Starting and stopping: Adolescents' decision-making about drug use

Persistent Link:
http://hdl.handle.net/10150/279865
Title:
Starting and stopping: Adolescents' decision-making about drug use
Author:
Ellermann, Caroline Rae
Issue Date:
2001
Publisher:
The University of Arizona.
Rights:
Copyright © is held by the author. Digital access to this material is made possible by the University Libraries, University of Arizona. Further transmission, reproduction or presentation (such as public display or performance) of protected items is prohibited except with permission of the author.
Abstract:
Use of alcohol, tobacco and other addictive drugs (ATD) is a well-recognized public health concern and one of society's greatest problems. Evidence indicates that some youth begin and end drug use during adolescence. A grounded theory methodology was used to explore adolescents' views of their experience of beginning and ending ATD use. A Basic Social Psychological Process, Starting and Stopping, was identified from 12 interviews. Informants were age 14 to 18, had tried drugs at least 6 times and abstained for at least 6 months. Decision making about drug use was described. Three stages of use that led to decision points were found. If adolescents did not stop use during the beginning stage, Exploratory Use, the adolescents had the potential to progress through two additional stages of use, Purposeful Use and Intentional Use. The intensity of use increased with each stage. Each stage had identifiable triggers and barriers that had the potential to influence continued ATD use. Curiosity was a strong stimulus for beginning drug use and then exploring never-used-before drugs. An intervening dramatic event moved adolescents more quickly toward stopping. Future orientation was present as informants stopped drug use. Decisional points were characterized by the integration of what adolescents felt were benefits of use (friend relationships, liking the experience, learning about drugs, getting relief from perceived problems) and barriers to continued use (no continued interest, not liking the experience, goals obtained, effect on relationships, effect on future, dramatic event). A Basic Social Structural Process was beginning to emerge. The structural process included drug availability, peer drug use and societal environment. The theory of adolescent decision-making about ATD use provides an opportunity for health professionals to better understand adolescent drug use.
Type:
text; Dissertation-Reproduction (electronic)
Keywords:
Psychology, Behavioral.; Health Sciences, Nursing.; Health Sciences, Public Health.
Degree Name:
Ph.D.
Degree Level:
doctoral
Degree Program:
Graduate College; Nursing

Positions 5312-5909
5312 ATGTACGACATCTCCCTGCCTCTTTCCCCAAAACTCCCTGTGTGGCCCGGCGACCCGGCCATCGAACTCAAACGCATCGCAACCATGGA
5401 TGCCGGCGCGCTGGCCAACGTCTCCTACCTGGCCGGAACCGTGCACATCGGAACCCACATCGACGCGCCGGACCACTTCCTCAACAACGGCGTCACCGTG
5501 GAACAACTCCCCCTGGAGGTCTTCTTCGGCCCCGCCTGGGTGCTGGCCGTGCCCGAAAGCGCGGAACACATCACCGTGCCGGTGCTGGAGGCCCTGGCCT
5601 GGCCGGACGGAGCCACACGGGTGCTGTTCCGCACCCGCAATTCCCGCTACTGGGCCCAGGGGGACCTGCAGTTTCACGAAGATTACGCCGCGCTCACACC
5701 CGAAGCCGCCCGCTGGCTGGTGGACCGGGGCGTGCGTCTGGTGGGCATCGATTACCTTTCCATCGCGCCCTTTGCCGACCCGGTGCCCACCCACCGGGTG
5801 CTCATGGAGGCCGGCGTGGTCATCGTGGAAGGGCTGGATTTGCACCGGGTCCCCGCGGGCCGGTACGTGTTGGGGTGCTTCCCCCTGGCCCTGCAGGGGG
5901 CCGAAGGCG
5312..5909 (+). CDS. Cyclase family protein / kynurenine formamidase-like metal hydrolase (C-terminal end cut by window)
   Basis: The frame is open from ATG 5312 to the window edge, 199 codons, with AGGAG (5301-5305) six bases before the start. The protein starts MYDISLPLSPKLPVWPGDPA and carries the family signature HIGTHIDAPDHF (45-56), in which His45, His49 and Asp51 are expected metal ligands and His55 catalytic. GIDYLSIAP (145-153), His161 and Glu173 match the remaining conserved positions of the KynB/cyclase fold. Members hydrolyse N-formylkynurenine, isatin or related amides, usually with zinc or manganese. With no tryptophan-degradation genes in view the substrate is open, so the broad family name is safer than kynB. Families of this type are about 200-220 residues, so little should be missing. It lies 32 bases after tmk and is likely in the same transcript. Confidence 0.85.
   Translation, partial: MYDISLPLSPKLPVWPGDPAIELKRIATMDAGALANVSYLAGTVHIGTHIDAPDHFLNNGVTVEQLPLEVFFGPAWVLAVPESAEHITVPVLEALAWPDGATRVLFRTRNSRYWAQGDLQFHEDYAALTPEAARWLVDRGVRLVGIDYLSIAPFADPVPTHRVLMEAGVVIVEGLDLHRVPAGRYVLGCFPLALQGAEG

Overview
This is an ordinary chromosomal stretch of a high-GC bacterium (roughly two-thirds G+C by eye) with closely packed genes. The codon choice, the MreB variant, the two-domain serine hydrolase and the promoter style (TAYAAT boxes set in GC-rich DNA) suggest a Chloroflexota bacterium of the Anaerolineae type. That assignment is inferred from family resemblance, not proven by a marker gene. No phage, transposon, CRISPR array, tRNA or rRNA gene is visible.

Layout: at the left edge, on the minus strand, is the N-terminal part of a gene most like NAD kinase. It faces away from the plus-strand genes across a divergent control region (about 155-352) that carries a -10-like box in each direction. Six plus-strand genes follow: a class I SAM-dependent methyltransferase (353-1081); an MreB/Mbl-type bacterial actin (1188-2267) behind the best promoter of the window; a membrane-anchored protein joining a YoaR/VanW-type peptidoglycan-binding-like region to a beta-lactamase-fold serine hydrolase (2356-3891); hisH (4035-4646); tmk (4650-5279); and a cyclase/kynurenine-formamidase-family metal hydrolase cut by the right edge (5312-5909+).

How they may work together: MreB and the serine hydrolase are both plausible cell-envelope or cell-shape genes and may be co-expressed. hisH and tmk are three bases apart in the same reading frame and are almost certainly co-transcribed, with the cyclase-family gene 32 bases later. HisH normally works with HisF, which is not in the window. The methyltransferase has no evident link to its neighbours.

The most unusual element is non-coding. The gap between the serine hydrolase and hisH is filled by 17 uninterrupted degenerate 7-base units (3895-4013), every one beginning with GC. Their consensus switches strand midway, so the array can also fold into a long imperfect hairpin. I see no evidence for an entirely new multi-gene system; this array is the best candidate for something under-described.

Degree Grantor:
University of Arizona
Advisor:
Erickson, Julie Reed

Full metadata record

DC FieldValue Language
dc.language.isoen_USen_US
dc.titleStarting and stopping: Adolescents' decision-making about drug useen_US
dc.creatorEllermann, Caroline Raeen_US
dc.contributor.authorEllermann, Caroline Raeen_US
dc.date.issued2001en_US
dc.publisherThe University of Arizona.en_US
dc.rightsCopyright © is held by the author. Digital access to this material is made possible by the University Libraries, University of Arizona. Further transmission, reproduction or presentation (such as public display or performance) of protected items is prohibited except with permission of the author.en_US
dc.description.abstractUse of alcohol, tobacco and other addictive drugs (ATD) is a well-recognized public health concern and one of society's greatest problems. Evidence indicates that some youth begin and end drug use during adolescence. A grounded theory methodology was used to explore adolescents' views of their experience of beginning and ending ATD use. A Basic Social Psychological Process, Starting and Stopping, was identified from 12 interviews. Informants were age 14 to 18, had tried drugs at least 6 times and abstained for at least 6 months. Decision making about drug use was described. Three stages of use that led to decision points were found. If adolescents did not stop use during the beginning stage, Exploratory Use, the adolescents had the potential to progress through two additional stages of use, Purposeful Use and Intentional Use. The intensity of use increased with each stage. Each stage had identifiable triggers and barriers that had the potential to influence continued ATD use. Curiosity was a strong stimulus for beginning drug use and then exploring never-used-before drugs. An intervening dramatic event moved adolescents more quickly toward stopping. Future orientation was present as informants stopped drug use. Decisional points were characterized by the integration of what adolescents felt were benefits of use (friend relationships, liking the experience, learning about drugs, getting relief from perceived problems) and barriers to continued use (no continued interest, not liking the experience, goals obtained, effect on relationships, effect on future, dramatic event). A Basic Social Structural Process was beginning to emerge. The structural process included drug availability, peer drug use and societal environment. The theory of adolescent decision-making about ATD use provides an opportunity for health professionals to better understand adolescent drug use.en_US
dc.typetexten_US
dc.typeDissertation-Reproduction (electronic)en_US
dc.subjectPsychology, Behavioral.en_US
dc.subjectHealth Sciences, Nursing.en_US
dc.subjectHealth Sciences, Public Health.en_US
thesis.degree.namePh.D.en_US
thesis.degree.leveldoctoralen_US
thesis.degree.disciplineGraduate Collegeen_US
thesis.degree.disciplineNursingen_US
thesis.degree.grantorUniversity of Arizonaen_US
dc.contributor.advisorErickson, Julie Reeden_US
dc.identifier.proquest3031373en_US
dc.identifier.bibrecord.b42286104en_US
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